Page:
Follow the stories of new digital startups in Europe, such as Spain’s El Español and Holland’s De Correspondent. They have built profitable and growing outlets based on audience membership revenue. Note how the Texas Tribune has weaned itself off heavy reliance on philanthropic dollars by developing a hugely popular events series. All these examples have one thing in common: they are focused on creating real value for their end consumers rather than chasing the page views and clicks that advertisers favour. They focus on deepening engagement with their audience rather than attracting as many eyeballs as possible.
As the Times’ internal strategy group wrote in a January 2017 report, Journalism That Stands Apart: “We are, in the simplest terms, a subscription-first business. We are not trying to win a pageviews arms race. We believe that the more sound business strategy is to provide journalism so strong that people are willing to pay for it.”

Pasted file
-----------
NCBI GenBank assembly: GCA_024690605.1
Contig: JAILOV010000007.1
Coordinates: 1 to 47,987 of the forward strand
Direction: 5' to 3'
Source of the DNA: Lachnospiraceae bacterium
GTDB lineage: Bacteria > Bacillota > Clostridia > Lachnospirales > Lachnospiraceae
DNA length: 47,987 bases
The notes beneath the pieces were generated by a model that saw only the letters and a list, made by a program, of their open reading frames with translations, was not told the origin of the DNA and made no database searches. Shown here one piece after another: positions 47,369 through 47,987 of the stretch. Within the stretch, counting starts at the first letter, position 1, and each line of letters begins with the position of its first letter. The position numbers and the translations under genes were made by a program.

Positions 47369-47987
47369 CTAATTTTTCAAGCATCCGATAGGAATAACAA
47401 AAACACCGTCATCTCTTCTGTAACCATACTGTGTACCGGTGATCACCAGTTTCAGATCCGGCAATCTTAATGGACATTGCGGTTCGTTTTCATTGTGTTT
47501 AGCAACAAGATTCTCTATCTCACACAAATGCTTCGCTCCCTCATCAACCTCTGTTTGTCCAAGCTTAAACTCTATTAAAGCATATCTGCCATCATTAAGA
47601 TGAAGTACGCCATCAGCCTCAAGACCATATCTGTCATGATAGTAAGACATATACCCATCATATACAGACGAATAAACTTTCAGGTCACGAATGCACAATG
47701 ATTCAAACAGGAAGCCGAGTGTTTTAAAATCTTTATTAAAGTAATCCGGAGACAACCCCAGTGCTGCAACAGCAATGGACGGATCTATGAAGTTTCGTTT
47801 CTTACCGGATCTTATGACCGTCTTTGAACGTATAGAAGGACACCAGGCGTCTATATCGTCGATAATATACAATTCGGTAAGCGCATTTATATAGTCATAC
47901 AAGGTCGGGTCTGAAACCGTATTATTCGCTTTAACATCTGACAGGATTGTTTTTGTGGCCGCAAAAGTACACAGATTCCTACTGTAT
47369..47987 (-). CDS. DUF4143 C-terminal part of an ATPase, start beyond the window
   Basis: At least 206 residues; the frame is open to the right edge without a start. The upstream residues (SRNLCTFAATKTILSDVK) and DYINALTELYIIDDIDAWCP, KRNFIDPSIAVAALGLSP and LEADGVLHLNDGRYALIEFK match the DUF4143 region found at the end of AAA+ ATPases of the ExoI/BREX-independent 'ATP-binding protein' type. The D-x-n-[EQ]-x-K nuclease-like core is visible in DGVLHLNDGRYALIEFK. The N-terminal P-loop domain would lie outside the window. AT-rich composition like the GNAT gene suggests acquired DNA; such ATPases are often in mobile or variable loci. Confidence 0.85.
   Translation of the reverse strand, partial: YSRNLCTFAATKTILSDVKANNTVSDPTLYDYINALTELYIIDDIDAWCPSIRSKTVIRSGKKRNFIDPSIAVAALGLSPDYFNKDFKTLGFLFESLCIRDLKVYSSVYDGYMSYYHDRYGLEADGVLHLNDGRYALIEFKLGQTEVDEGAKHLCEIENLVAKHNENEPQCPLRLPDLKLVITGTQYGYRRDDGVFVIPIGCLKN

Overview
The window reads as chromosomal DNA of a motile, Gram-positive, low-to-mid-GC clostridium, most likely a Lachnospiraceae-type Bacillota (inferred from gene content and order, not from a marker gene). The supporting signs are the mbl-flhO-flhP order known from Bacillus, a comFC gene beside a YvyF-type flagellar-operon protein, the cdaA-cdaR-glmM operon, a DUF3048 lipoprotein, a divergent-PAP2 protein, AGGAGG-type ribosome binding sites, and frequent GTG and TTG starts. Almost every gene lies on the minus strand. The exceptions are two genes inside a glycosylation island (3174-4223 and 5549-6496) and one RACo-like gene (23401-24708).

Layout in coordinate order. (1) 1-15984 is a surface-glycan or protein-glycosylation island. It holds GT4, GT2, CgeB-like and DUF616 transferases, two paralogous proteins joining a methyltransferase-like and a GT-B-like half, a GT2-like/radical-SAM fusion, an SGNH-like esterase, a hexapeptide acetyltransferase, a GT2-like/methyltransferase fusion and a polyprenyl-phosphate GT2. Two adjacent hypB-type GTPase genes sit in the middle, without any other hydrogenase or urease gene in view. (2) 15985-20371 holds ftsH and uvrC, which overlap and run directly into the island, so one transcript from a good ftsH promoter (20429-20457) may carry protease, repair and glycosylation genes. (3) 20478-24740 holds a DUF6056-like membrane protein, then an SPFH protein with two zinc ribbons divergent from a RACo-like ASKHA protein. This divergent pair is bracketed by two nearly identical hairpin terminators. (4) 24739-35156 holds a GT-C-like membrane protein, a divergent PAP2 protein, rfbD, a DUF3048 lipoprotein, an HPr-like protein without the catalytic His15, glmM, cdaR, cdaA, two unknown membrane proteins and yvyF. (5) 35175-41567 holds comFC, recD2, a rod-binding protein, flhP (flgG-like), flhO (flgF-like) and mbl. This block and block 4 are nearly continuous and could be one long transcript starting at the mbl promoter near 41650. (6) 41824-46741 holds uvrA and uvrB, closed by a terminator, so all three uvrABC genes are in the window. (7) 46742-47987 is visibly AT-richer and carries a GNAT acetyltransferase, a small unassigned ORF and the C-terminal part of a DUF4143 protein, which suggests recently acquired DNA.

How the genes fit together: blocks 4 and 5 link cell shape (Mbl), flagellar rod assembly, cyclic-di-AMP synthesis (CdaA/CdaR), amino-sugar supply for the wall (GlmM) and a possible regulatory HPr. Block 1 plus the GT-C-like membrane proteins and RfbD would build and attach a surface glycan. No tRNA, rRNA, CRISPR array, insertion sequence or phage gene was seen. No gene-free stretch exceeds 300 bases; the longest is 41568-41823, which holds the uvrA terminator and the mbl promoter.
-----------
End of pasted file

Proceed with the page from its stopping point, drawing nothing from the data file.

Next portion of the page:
This is something Canadian news publishers should know better than anyone: the advertising revenue model that has long supported journalism is dead. Facebook and Google earned 70 percent of Canadian digital advertising dollars in 2016 and their market share is growing fast. These two giants accounted for 85 percent of digital advertising growth in the US last year.
The future is clear, as is the solution: it is time to concede that advertisers have left the building, and to start seriously investing in audience-centred strategies to pay for journalism.
So, what is the role of government? If you accept the premise that an inevitable shift from advertising to audience-centred revenue is under way, then any funding intervention that extends the life cycle of advertising models is counterproductive. Whether or not we call them a bailout, the ideas proposed by our industry so far would delay the inevitable and decrease competition between outlets at precisely the time when they should be battling to prove their worth to Canadian audiences by creating real value for them: “journalism so strong,” as the Times would have it.